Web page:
Ideal as these charters were, they answered a temporary purpose. The Colonists reposed confidence in them, and were excited to industry on their credit. They also deterred European powers from disturbing them, because, agreeable to the late law of nations, relative to the appropriation of newly discovered Heathen countries, they inferred the protection of the sovereign who gave them. They also opposed a barrier to open and gross encroachments of the mother country on the rights of the colonists; a particular detail of these is not now necessary. Some general remarks may, nevertheless, be made on the early periods of colonial history, as they cast light on the late revolution. Long before the declaration of independence, several of the colonies on different occasions declared, that they ought not to be taxed but by their own provincial affemblies, and that they confidered subjection to acts of a British Par

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liament, in which they had no representation, as a grievance. It is alís worthy of being noted, that of the thirteen colonies, formed into ftates at the end of the war, no one (Georgia excepted) was settled at the expence of government. Towards the settlement of that fouthern frontier, considerable fums had at different times been granted by parliament, but the twelve more northern provinces had been wholly fete tled by private adventurers, without any advances from the national treasury. It does not appear, from existing records, that any compensation for their lands was ever made to the Aborigines of America by the crown or parliament of England ; but policy, as well as justice, led the colonists to purchase and pay for what they occupied. This was done in almost every settlement, and they prospered most, who by justice and kindness took the greatest pains to conciliate the gooq-will of the natives,

It is in vain to look for well-balanced conftitutions in the early periods of colonial history. Till the revolution in the year 1688, a period subsequent to the settlement of the colonies, England herself can scarcely be said to have had a fixed constitution. At that eventful ära the ling was first drawn between the privileges of subjects, and the prerogativa of sovereigns. The legal and conftitutional history of the colonies, in their early periods, therefore, affords but little inftruction. It is fuf. ficient in general to observe, that in less than eighty years from the first permament English settlement in North America; the two original patents granted to the Plymouth and London Companies were divided, and subdivided, into twelve distinct and unconnected provinces, and in fifty years more a thirteenth, by the name of Georgia, was added to the southern extreme of previous establishments,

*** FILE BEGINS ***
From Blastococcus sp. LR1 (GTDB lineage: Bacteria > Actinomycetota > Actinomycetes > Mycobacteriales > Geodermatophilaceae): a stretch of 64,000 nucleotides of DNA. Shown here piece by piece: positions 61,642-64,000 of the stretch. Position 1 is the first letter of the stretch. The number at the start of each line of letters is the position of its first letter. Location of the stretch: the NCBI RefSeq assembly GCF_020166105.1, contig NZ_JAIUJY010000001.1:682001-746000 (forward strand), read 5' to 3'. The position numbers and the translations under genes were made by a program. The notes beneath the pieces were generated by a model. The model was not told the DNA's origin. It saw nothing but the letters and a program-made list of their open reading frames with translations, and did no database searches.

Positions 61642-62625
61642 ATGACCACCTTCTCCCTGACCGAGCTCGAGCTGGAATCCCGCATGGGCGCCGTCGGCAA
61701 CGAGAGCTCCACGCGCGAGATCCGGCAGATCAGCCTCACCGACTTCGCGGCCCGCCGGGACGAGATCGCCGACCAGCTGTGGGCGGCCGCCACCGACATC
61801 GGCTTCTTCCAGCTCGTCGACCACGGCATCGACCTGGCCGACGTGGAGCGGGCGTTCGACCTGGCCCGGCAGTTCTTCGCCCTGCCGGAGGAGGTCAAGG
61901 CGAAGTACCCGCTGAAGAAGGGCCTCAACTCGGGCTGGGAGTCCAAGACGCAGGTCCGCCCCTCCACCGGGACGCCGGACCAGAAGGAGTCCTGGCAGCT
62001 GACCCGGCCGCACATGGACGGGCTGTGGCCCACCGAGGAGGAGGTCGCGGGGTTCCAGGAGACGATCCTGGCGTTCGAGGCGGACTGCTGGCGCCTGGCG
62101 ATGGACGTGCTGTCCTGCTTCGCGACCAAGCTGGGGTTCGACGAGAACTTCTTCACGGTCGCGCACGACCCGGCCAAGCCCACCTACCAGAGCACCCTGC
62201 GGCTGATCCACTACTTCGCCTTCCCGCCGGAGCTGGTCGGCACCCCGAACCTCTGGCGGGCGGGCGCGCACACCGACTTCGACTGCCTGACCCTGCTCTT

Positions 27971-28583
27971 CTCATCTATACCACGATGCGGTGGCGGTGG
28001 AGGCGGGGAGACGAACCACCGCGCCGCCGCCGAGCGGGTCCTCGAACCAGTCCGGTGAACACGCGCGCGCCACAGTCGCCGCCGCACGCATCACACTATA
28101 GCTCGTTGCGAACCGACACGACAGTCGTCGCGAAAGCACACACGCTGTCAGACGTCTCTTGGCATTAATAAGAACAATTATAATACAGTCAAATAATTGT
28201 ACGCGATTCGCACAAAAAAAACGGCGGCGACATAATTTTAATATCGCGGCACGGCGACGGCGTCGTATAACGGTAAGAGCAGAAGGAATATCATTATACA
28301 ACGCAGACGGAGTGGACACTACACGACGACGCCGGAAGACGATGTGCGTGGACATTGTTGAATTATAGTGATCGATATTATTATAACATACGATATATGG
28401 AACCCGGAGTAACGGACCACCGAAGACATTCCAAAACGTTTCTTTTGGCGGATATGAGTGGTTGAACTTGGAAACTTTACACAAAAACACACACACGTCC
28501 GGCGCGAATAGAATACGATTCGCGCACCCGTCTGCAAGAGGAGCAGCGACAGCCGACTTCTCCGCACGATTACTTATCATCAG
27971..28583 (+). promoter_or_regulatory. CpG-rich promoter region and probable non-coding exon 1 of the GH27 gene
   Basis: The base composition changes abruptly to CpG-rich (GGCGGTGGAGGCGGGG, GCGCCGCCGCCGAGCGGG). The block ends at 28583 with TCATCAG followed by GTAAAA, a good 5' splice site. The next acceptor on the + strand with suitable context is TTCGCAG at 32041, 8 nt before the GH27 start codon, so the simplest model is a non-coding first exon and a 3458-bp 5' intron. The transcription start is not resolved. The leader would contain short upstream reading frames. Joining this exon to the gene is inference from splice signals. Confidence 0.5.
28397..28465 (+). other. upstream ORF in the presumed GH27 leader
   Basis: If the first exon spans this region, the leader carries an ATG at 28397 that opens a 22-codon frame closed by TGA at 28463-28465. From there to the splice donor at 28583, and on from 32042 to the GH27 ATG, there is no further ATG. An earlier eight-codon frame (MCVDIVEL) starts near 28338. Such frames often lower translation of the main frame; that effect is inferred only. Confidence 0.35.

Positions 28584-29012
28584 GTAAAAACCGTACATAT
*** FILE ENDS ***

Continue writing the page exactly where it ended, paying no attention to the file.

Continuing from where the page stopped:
To each of these, after various changes, there was ultimately granted a form of government resembling, in its most essential parts, as far as local circumstances would permit, that which was established in the pa. rent state. A minute description of constitutions, which no longer exist, would be both tedious and unprofitable. In general, it may be observed, that agreeably to the spirit of the British constitution, ample provision was made for the liberties of the inhabitants. The prerogatives of royalty and dependence on the mother country, were but feebly im. pressed on the colonial forms of government. In some of the provinces the inhabitants chose their governors, and all other public officers, and their legislatures were under little or no controul. In others, the crown delegated most of its power to particular persons, who were also invested with the property of the foil. In those which were most immediately dependent on the king, he exercised ng higher prerogatives over the

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colonists than over their fellow subjects in England, and his power over the provincial legislative assemblies was not greater than what he was conftitutionally vested with, over the House of Commons in the mother country. From the acquiescence of the parent state, the spirit of her constitution, and daily experience, the colonifts grew up in a belief, that their local assemblies stood in the same relation to them, as the parliament of Great Britain to the inhabitants of that island. The benefits of legislation were conferred on both, only through these constitutional channels.